A provincial coalition says 74 per cent of all election candidates in the Halifax Regional Municipality responded to a survey on policy reform relating to Halifax Regional Police.
The Nova Scotia Policing Policy Working Group, including the East Coast Prison Justice Society, Wellness Within, and the Elizabeth Fry Society N.S., created a 13-question survey on policing in the HRM.
Chair of East Coast Prison Justice Harry Critchley says accountability in the upcoming municipal election was a major focus for the PPWG.
The survey had two goals: to gage perspectives of candidates on reform relating to policing, and to ensure policing was an issue that would be top-of-mind to people as part of the election, said Critchley.
“I think there’s been a huge explosion of interest and scrutiny of policing, in the last six months to a year especially,” he said. “We’re still of the view that there’s large parts of how the police operate in Halifax that most people are not aware of.”
The objective of the survey, Critchley said, was to ensure candidates were aware of what their roles would be, in terms of being on the police board or a budget committee, “and how they could use those roles to advance police reform.”
The survey report says 96 per cent of candidates who responded to this question said they would support a more detailed line-by-line accounting of the HRP budget.
It also says 92 per cent of the respondents said they would support “the application of a gender-based lens to arrests, policing services, and the development of policing policy.”
“I was very impressed to see… they were in favour of implementing the (MMIWG) and 2 Spirit Peoples’ calls to justice, as well as the Wortley Report, which focused on the criminalization of racialized people in Halifax,” said PPWG member Nicole Blinn.
“Now that we have that data we can hold the elected officials accountable — given that everybody said they were in support.”
In addition, the survey asked whether candidates would support working with the province to try to reform an aspect of the Municipal Election Act regarding voting rights.
Also known as the Sauvé v Canada decision, the Supreme Court of Canada in 2002 ruled it is unconstitutional to bar people who are imprisoned from voting in federal or municipal elections.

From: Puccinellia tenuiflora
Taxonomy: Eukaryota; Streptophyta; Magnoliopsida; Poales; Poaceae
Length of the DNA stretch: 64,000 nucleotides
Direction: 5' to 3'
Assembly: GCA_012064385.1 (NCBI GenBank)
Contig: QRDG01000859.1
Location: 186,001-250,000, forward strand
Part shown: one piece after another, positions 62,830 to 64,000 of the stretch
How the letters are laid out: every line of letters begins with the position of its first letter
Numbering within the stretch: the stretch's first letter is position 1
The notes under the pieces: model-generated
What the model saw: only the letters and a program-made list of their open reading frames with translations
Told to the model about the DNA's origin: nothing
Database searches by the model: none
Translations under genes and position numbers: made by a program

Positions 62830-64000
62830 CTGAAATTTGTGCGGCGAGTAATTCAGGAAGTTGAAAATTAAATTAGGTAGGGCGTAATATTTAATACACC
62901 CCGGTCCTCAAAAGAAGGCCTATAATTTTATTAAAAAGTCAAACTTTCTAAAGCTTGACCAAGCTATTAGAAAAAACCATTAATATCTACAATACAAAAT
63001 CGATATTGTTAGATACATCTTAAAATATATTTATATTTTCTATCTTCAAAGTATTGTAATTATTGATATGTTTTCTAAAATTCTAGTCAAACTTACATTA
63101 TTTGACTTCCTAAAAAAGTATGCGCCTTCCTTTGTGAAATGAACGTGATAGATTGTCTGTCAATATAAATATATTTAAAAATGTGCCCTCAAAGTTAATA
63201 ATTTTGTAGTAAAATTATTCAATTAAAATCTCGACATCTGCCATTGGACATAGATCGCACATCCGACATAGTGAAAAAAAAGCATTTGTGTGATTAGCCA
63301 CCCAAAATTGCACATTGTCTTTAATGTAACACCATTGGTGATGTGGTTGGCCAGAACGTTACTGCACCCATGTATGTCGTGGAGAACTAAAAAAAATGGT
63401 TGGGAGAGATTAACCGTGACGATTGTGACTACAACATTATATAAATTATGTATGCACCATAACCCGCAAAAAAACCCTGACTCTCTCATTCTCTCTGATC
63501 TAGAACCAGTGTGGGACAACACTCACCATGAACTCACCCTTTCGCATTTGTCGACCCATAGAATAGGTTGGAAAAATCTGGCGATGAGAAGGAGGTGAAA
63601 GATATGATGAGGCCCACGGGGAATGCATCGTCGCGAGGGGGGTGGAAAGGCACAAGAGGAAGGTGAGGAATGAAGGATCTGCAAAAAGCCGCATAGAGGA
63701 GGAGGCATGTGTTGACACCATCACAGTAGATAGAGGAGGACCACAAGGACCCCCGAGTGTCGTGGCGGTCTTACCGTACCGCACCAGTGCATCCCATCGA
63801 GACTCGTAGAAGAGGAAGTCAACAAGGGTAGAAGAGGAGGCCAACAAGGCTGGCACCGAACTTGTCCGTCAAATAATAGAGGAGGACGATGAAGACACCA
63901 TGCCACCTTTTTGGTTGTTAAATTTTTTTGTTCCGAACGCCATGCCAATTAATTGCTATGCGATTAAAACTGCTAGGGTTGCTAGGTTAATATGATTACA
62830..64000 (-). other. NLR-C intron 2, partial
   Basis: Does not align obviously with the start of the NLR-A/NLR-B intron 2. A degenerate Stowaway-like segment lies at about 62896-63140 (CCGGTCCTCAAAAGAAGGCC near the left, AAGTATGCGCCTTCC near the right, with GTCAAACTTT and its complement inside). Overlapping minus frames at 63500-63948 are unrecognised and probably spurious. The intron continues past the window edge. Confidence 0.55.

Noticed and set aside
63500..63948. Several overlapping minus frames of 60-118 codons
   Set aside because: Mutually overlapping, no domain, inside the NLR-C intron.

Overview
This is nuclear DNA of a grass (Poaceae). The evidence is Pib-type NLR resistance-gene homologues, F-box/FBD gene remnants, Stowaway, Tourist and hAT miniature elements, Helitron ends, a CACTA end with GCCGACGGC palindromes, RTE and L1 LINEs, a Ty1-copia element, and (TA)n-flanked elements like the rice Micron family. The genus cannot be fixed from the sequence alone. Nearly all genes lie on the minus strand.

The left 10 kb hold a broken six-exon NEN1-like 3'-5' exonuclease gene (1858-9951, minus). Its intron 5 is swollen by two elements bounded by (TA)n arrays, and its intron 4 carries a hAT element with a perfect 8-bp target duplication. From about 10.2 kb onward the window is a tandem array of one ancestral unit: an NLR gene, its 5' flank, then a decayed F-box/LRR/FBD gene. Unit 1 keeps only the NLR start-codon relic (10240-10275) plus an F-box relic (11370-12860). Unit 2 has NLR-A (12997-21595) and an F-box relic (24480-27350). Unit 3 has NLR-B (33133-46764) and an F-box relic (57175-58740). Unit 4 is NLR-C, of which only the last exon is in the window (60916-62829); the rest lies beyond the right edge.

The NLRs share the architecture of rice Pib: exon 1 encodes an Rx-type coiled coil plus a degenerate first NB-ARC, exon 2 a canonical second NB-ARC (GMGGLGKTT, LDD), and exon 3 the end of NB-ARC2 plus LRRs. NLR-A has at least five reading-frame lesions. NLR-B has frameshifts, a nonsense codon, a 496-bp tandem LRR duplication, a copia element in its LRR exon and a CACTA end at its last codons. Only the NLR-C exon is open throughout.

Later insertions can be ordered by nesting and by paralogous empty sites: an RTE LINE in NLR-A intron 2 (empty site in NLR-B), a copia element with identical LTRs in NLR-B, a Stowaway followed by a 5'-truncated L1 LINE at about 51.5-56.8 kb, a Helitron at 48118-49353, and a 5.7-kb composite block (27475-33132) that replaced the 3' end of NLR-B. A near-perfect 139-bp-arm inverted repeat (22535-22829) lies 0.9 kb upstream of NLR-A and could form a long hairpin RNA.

However, a section of the Nova Scotia Municipal Election Act states that people who are in prison or in jail are disenfranchised from voting in the municipal election.
“We’re really concerned about this flaw in that it has a disproportionate effect on African Nova Scotian and Indigenous people in our jails,” PPWG’s Critchley said.
Nearly 80 per cent of candidates who responded to the question said they would support working to amend this.
“I think it was really positive to see the broad support for those sorts of issues,” Critchley said.
He said the results of the survey will be used to hold those who are elected on Oct. 17 accountable post-election.
“We also want to use this as a springboard to push for more participatory budgeting in how the HRP budget gets decided each year.”
Currently, the board of the police commissioner plays a role in drafting the budget together with the chief, and the city has the ability to approve or reject that budget.
“We do think that city council should have the opportunity to scrutinize specific line items, to say ‘I’m supportive of the budget in general, but I don’t think the police should be spending a quarter million on polygraph testing annually.’”
The survey went out to all 82 candidates running for HRM council. The survey report says 61 candidates, or 74 per cent, responded to the survey.
Not all of them answered every question, however, and none of the mayoral candidates responded.
“We’re a little bit concerned about the lack of mayoral response,” said Critchley.
He told Global News the group received a response from Mayor Mike Savage’s office on Thursday afternoon, and was informed that the survey had not been forwarded to his campaign office in time.
“We’ll probably give Mayor Savage an opportunity to respond and answer the questions. We want to make sure his perspectives are reflected in our report,” Critchley said.
PPWG had not received a response from the municipality’s youngest mayoral candidate Max Taylor, who has previously maintained support for police reform.
Taylor’s office spokesperson Donna McCarthy said the campaign office had an issue with the email server early on, and as a result missed the survey.
McCarthy said she hopes PPWG would resend the survey, as Taylor would gladly to solve it.
The group also did not receive a response from Matt Whitman, who has positioned himself against any defunding of police in his platform.
“In his response to a questionnaire sent out by the Halifax Examiner, Matt Whitman said he did not support defunding the police but defending the police… So I don’t think overall it was a major shame we didn’t get his response,” Critchley said.
Global News has reached out to Whitman and will update this story with his comments.